Utilities and regulators increasingly rely on behavior change programs as essential parts of their demand side management (DSM) portfolios. This report evaluates the effectiveness of currently available programs, focusing on programs that have been assessed for energy savings. This report focuses on behavior change programs that primarily rely on social-science-based strategies instead of traditional approaches such as incentives, rebates, pricing, or legal and policy strategies. The objective is to help program administrators choose effective behavior change programs for their specific purposes.
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This report represents NEEP’s annual assessment of the major policy developments of 2014, as well as its look into the immediate future, where NEEP gauge states’ progress toward capturing cost-effective energy efficiency as a first-order resource. While looking at the region as a whole, NEEP also provides summary and analysis of some of the biggest building energy efficiency successes and setbacks from Maine to Maryland — including significant energy efficiency legislation and regulations and changes in funding levels for energy efficiency programs.
This document summarizes top marketing and outreach takeaways shared by Better Buildings Residential Network members during spring 2015 Peer Exchange Calls.
Among the many benefits ascribed to energy efficiency is the fact that it can help create jobs. Although this is often used to motivate investments in efficiency programs, verifying job creation benefits is more complicated than it might seem at first. This paper identifies some of the issues that contribute to a lack of consistency in attempts to verify efficiency-related job creation. It then proposes an analytically rigorous and tractable framework for program evaluators to use in future assessments.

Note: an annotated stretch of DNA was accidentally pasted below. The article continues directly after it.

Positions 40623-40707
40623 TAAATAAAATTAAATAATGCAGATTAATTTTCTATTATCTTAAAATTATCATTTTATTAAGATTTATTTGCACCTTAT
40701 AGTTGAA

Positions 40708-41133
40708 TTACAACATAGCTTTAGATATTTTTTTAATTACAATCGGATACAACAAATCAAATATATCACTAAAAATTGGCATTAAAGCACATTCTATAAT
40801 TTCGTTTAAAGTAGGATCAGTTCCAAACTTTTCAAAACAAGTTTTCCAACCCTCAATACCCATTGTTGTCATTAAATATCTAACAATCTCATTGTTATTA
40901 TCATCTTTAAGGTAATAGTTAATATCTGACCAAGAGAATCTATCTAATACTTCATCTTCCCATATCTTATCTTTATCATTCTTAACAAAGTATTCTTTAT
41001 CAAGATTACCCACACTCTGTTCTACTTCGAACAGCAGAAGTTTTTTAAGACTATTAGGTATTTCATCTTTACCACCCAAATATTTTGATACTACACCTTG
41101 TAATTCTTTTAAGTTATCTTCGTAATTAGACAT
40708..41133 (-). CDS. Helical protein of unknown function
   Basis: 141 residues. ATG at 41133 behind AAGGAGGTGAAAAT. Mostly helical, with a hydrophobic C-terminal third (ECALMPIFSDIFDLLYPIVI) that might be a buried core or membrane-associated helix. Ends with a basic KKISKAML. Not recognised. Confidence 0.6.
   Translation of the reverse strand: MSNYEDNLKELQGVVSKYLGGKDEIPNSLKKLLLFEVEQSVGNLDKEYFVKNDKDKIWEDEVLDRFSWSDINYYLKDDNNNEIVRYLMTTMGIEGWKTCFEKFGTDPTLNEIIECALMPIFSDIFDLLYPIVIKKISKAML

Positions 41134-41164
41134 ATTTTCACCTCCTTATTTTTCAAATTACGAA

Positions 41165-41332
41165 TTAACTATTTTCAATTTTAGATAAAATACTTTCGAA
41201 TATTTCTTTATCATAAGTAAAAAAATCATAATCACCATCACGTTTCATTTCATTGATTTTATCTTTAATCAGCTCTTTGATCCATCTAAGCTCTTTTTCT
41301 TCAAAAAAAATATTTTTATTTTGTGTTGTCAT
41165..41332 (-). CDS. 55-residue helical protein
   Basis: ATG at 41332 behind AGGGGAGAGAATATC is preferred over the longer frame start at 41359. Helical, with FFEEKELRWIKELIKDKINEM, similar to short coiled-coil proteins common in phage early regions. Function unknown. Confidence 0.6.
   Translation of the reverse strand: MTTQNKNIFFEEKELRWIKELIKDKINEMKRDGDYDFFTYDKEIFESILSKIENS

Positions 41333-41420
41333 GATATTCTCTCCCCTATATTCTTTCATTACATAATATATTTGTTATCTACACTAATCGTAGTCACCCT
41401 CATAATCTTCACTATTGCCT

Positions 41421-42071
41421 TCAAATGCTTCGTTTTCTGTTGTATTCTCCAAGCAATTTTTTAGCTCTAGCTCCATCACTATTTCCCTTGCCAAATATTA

As part of the Rhode Island Energy Challenge, National Grid called on its Rhode Island residential electric and gas customers to take a pledge to “Find Your Four” as part of a statewide community initiative to encourage homeowners to find four ways to save energy at home. A participant survey revealed that Rhode Island residential customers liked hearing energy conservation/efficiency information via the Challenge; the Challenge had them thinking and acting differently; and the Challenge had customers participating more actively in energy efficiency programs. This report provides more information on the campaign’s major impact in helping National Grid accomplish important goals, including those related to portfolio savings and customer-centric program outreach and engagement.
This study looks at evidence of capitalization of energy efficiency features in home prices using data from real estate multiple listing services (MLS) in three metropolitan areas: the Research Triangle region of North Carolina; Austin, Texas; and Portland, Oregon. These home listings include information on Energy Star certification and, in Portland and Austin, local green certifications. Our results suggest that Energy Star certification increases the sales prices of homes built between 1995 and 2006 but has no statistically significant effect on sales prices for newer homes.
This report identifies issues associated with developing a national evaluation, measurement, and verification (EM&V) standard for end-use, non-transportation, energy efficiency activities.
This report presents the results of a scoping study to assess the need for national databases that can support best practices in energy efficiency program evaluation, measurement, and verification (EM&V).
This report provides an overview of evaluation, measurement, and verification approaches used to estimate the load impacts and effectiveness of energy efficiency programs.
The report presents an analysis of the market performance of third-party certified sustainable residential properties in the Portland and Seattle metropolitan areas. In each location, a sample of third-party certified homes was selected and comparable homes were found. The author documents that certified homes in the Seattle metro area sold at a price premium of 9.6% when compared to noncertified counterparts.